IT’S QUITE POSSIBLE YOU’VE SEEN LISA MATSUNAGA AT WHOLE FOODS, DIGGING THROUGH THE KALE FOR JUST THE RIGHT BUNCH, CHECK- ING EACH PIECE OF FRUIT BEFORE CHOOSING WHAT SHE WANTS. “I’m big on putting care and attention into what you eat,” she says, laughing, “even if it means the produce guys get irritated with me occasionally.”
Matsunaga means business when she talks about food. A registered dietitian nutritionist and founder of Wellness Kitchen Hawaii, she spends her life inspiring others to know and love food the way she does. From her Kahala kitchen, she teaches private, immersive cook- ing classes, starting each gathering with a blind-folded taste test to break the ice. “People who’ve never had a cacao nib can start to figure it out,” she says, “noticing the intense flavors and the complexity. I’m always so impressed!”
Her classes are small—no more than a handful—and each class caters to their needs and interests. Some find her when their doctor alerts them to high blood pressure or cholesterol. Others discover food allergies in their family. Many simply want to eat better. Some are visitors, wanting to learn how to best enjoy Hawai‘i’s bounty. “There’s this one group that comes once a month,” she says. They met at the gym and now show up monthly, creating their own foodie club, to laugh and nibble and discover new creations.
Matsunaga may be passionate about food, but it’s her candor and sense of balance that brings clients back again and again. “It has to taste good before it’s healthy,” she says. “Sometimes I order a big salad with a side of fries,” proving that, like the rest of us, she can’t always resist the indulgence. She believes in simplicity and the long-view. “Diets generally don’t work, but creating something that is sustainable and doable, that works!” She’s quick to point out that it’s about the ingredients, not the hours of labor. “It doesn’t all have to be from scratch,” she insists, describing a go-to dinner created from a jar of her favorite tomato sauce, a pre-pack- aged seafood mix, and zucchini noodles.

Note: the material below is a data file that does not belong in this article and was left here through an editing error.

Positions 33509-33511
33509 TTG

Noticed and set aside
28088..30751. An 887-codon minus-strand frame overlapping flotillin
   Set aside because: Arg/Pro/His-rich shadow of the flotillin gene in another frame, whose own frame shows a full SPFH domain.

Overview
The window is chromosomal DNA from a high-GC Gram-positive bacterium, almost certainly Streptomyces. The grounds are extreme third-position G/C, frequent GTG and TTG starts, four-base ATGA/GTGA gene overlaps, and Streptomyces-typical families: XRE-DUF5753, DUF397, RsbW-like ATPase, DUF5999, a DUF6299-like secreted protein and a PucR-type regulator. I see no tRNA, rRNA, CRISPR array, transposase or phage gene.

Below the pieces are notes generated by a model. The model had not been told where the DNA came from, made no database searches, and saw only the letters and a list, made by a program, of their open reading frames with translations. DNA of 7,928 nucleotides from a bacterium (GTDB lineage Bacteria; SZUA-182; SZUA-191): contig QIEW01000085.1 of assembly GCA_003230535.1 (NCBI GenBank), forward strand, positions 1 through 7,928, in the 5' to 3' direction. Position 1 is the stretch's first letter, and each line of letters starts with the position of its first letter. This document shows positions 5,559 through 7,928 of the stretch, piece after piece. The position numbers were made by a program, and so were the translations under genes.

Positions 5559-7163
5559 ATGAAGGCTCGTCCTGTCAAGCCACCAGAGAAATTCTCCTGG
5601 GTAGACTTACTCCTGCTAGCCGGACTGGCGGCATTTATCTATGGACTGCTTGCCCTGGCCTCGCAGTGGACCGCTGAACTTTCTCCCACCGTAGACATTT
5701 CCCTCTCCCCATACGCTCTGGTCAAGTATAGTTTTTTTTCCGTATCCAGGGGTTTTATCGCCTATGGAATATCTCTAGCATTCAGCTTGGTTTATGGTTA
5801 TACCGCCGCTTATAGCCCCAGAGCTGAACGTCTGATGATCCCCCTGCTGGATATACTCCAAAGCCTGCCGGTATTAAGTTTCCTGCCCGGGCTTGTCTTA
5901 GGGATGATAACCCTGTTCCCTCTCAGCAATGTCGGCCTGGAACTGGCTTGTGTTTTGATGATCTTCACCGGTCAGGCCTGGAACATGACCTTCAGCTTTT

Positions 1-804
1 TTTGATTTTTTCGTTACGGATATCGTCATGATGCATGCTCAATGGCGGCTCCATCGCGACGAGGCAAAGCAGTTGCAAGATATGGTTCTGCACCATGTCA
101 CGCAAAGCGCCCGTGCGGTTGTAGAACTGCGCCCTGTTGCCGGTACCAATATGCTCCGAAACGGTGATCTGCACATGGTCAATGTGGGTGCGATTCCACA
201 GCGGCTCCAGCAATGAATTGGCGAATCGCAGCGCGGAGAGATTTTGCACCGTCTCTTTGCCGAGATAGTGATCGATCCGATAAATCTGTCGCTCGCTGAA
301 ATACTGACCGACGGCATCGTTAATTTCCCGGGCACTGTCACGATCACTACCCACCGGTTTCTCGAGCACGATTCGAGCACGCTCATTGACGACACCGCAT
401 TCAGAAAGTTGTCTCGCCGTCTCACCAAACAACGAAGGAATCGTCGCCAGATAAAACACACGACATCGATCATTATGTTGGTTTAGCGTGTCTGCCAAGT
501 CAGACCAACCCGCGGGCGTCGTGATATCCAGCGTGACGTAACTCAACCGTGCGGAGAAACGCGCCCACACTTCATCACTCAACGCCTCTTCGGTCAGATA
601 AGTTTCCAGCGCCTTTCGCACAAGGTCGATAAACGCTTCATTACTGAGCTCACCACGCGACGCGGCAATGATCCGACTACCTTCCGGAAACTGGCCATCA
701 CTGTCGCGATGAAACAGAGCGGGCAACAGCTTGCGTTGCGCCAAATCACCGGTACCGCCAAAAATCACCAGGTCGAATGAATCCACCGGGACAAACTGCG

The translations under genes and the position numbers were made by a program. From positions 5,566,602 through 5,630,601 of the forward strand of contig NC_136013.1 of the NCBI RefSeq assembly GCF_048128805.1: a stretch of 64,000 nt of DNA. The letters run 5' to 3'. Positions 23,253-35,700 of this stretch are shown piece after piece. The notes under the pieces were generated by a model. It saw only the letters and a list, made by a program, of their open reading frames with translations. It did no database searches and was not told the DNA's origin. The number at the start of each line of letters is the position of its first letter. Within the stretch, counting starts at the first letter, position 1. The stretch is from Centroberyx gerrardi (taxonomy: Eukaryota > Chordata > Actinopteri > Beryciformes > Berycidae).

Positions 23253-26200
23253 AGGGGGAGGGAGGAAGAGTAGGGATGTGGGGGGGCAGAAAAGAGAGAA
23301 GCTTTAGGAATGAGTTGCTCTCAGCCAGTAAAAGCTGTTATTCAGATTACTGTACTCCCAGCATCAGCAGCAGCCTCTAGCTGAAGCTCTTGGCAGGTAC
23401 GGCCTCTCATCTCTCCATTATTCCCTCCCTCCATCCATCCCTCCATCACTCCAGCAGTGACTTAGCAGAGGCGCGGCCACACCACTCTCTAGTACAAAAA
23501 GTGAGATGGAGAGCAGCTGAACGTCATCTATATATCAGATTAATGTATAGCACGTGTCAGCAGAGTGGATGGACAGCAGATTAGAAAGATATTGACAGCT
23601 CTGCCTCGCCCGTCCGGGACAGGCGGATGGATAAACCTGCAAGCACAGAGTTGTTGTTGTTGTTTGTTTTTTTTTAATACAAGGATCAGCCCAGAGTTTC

Matsunaga credits her mom for her love of food, recalling her childhood filled with delicious, healthy food and quality family time during meals. She still practices that, even when alone. “Mindful eating is important to me,” she says, “sitting down and eating without distraction.” And forget about watching TV during dinner! She and her husband dine together, sharing their days and their food at the same time.
“I’m a home grown cook,” she says, laughing, “one who likes to make good food and keep it healthy.” Originally from California, she talks about Los Angeles’s eclectic food scene with reverence, recounting home-cooked creations inspired by food trucks and tiny back- street family eateries. And of course, travel is all about food inspiration. “I brought home fresh curry paste from Chiang Mai once—purchased at the wet market for barely one dollar per kilo.” She laughs that her entire suitcase (and everything in it) smelled like curry when they got home. “Unfortunately, it was tongue-numbingly spicy and I couldn’t use it,”—probably much like her suitcase.